Two days ago I wrote and posted this on my weblog on how I wanted to set up a Flickr-style gallery that would allow me to post edited images directly from my iPhone or iPad to my website and maintain complete control over both the images and styling. Then today I read this article by Oliver Laurent on the British Journal of Photography‘s website.
For Tomas Van Houtryve, a VII photographer, Instagram has allowed him to take pictures he’d stop taking altogether. “Sometimes, with digital cameras and huge raw files, I actually hesitate to take a picture because I don’t want to deal with downloading it and backing it up on my hard drive and captioning it later,” he says. “With Instagram, it has kind of brought that joy back where I can just take a moment – it’s worth what it’s worth – send it out and move on to something else. Not everything has to be a raw file.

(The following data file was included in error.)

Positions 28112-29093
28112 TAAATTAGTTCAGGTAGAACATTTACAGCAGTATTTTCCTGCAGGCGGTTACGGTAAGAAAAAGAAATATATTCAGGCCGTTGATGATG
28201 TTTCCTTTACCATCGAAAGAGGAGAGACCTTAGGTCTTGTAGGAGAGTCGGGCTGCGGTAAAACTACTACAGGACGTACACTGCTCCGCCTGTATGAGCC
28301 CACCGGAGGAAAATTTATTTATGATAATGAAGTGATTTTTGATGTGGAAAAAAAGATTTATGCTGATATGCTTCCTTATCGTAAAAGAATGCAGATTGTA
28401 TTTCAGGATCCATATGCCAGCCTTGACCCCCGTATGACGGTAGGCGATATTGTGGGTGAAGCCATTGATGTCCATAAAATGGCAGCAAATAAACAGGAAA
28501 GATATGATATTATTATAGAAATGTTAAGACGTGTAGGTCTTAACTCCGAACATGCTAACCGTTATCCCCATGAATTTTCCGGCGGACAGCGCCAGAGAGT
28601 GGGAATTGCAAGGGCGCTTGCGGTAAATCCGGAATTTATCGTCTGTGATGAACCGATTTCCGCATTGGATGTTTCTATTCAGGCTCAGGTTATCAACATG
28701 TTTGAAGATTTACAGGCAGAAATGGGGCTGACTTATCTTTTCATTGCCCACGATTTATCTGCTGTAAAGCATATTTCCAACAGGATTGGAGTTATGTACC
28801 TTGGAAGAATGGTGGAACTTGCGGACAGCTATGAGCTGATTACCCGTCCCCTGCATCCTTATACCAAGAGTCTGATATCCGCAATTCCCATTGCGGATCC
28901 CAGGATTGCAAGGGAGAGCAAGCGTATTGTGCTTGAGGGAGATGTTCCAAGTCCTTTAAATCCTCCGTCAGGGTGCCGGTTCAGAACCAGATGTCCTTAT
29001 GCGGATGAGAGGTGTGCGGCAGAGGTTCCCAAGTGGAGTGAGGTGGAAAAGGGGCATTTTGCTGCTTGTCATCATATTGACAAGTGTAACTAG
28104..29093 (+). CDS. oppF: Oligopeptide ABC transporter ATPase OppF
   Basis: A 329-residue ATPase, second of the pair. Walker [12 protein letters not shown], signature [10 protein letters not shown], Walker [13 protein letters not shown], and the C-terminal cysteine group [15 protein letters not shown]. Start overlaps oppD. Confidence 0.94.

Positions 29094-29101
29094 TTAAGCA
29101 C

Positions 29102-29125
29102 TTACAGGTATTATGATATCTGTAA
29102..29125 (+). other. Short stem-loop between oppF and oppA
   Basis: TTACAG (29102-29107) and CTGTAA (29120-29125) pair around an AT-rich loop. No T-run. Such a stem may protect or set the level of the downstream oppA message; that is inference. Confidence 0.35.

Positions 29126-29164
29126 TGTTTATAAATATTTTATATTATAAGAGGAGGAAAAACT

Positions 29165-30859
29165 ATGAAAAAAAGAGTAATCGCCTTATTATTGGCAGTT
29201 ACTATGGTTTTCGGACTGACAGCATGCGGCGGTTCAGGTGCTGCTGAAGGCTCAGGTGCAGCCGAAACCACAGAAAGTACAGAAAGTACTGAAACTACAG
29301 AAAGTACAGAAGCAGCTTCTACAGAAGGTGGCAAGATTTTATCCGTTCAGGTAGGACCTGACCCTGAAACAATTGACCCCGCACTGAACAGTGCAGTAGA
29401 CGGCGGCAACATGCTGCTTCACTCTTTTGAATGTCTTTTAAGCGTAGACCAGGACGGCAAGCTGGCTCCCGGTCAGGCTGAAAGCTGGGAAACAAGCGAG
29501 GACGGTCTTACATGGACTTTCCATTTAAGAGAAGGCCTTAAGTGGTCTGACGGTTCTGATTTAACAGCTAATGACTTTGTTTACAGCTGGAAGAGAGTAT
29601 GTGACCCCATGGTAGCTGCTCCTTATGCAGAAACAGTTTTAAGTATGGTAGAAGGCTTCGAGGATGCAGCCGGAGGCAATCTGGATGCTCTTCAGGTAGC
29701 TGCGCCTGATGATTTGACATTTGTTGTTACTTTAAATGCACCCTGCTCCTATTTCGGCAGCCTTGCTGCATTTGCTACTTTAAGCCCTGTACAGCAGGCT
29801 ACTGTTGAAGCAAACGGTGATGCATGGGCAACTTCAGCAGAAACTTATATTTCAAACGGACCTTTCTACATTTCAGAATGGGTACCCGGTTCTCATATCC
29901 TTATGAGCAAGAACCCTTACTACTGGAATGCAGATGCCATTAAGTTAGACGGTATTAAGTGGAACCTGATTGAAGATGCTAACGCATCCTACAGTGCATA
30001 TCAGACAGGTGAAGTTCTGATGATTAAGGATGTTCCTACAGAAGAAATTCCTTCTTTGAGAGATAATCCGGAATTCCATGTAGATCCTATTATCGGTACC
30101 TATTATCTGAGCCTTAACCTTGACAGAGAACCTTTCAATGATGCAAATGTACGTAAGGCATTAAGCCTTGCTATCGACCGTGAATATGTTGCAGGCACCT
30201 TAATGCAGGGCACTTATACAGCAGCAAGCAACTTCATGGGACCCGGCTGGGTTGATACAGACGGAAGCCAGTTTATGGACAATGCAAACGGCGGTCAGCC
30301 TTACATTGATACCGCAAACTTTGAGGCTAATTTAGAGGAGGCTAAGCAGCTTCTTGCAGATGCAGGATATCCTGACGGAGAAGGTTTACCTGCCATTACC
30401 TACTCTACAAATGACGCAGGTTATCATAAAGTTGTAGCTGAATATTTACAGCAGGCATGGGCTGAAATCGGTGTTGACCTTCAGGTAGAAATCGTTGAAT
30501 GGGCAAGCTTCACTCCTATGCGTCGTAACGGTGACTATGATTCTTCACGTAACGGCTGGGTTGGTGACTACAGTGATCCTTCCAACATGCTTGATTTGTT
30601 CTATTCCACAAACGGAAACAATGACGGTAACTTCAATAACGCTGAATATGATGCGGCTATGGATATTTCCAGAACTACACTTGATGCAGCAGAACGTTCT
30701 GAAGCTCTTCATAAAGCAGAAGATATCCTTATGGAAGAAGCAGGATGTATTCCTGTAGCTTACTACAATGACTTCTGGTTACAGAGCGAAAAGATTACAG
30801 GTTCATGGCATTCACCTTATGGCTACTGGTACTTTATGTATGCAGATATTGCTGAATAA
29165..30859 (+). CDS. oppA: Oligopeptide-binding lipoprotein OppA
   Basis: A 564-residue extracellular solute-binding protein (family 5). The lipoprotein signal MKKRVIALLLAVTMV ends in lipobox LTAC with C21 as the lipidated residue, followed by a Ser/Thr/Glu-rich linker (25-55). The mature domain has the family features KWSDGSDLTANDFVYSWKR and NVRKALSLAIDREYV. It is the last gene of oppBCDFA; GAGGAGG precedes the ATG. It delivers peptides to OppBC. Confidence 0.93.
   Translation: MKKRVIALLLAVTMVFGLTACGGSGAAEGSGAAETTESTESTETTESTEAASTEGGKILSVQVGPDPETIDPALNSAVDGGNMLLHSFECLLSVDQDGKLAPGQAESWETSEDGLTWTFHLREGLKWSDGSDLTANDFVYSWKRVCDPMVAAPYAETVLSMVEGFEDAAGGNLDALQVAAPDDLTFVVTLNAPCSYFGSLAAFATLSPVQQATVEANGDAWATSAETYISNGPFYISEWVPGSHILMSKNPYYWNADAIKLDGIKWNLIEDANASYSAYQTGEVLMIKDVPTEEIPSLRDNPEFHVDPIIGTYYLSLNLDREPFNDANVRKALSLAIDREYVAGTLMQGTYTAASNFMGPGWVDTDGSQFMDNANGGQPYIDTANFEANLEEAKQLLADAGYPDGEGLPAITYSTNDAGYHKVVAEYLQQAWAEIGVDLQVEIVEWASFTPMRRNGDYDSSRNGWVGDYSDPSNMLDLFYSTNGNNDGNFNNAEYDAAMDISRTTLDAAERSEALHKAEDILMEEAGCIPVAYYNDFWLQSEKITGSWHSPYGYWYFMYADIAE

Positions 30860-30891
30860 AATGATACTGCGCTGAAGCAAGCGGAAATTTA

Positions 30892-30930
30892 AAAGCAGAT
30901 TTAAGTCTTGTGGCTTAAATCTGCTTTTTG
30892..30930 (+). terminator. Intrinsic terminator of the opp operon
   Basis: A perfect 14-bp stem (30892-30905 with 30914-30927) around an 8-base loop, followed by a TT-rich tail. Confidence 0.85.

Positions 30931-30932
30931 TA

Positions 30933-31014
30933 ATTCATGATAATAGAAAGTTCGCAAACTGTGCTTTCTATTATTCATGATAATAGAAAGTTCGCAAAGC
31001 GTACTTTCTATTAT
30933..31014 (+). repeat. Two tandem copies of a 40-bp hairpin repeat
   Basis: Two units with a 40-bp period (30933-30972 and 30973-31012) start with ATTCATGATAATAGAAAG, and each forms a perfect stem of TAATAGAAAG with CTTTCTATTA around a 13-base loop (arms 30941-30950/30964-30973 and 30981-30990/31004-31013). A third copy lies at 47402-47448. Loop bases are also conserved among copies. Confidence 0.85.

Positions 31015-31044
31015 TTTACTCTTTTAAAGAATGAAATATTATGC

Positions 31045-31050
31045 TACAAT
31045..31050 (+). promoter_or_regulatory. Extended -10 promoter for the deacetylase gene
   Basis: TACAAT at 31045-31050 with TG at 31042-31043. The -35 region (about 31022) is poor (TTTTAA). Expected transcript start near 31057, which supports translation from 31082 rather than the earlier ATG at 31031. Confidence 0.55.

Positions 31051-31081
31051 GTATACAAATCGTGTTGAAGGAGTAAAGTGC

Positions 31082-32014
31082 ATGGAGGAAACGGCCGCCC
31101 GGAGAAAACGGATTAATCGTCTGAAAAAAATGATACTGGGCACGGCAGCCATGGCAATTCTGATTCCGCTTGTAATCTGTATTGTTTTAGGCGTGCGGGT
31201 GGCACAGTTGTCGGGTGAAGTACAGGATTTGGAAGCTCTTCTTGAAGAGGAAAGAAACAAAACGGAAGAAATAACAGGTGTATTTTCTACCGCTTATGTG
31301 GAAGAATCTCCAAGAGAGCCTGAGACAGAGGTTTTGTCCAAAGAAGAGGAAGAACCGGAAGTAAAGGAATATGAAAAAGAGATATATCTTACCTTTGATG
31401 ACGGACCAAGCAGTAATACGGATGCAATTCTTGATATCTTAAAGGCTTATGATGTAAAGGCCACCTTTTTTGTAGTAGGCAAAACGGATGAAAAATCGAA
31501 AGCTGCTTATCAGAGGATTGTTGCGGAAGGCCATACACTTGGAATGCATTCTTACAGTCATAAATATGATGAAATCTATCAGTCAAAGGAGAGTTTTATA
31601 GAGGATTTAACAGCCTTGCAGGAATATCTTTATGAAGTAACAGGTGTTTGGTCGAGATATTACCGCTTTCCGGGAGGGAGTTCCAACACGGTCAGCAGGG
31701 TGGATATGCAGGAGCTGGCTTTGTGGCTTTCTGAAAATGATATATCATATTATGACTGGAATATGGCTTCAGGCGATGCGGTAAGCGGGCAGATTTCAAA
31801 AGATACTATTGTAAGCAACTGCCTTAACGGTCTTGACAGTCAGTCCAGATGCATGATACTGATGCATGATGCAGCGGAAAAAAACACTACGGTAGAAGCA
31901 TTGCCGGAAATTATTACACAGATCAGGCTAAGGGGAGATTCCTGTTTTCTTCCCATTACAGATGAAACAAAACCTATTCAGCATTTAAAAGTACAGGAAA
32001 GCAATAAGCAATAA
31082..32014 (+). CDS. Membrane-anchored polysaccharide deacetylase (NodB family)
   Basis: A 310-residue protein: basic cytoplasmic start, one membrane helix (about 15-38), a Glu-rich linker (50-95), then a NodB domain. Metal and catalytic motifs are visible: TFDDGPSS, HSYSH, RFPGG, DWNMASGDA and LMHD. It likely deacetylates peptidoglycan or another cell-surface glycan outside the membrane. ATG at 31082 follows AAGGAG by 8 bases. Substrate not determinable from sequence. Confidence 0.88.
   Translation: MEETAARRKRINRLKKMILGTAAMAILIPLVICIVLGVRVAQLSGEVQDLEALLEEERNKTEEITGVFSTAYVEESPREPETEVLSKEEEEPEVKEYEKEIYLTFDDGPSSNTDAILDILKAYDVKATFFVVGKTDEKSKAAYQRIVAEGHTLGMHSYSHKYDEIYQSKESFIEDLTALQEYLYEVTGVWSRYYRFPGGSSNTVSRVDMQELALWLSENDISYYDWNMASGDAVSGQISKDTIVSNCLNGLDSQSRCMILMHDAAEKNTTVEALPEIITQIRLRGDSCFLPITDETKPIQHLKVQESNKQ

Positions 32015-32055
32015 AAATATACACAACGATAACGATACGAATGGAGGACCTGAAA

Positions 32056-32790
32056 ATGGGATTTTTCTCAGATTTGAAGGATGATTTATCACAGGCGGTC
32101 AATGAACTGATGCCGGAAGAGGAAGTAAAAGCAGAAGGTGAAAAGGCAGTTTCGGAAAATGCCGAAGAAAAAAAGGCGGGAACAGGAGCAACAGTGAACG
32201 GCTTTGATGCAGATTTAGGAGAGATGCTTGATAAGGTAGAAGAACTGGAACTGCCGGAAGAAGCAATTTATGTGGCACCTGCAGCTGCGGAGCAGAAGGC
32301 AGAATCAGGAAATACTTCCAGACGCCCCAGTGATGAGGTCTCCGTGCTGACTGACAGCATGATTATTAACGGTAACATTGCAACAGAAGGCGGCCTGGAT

This statement and the BJP article’s opening statement “Have photographers become complacent with their only commodity in order to expand their community of followers?” both resonate with me but the last one is the reason why I’ve never posted many photos on Facebook or Twitter or Instagram. It doesn’t matter whether or not I’m a commercial photographer, or whether it’s my only commodity and I’m reliant on it as my main source of income, it’s my commodity.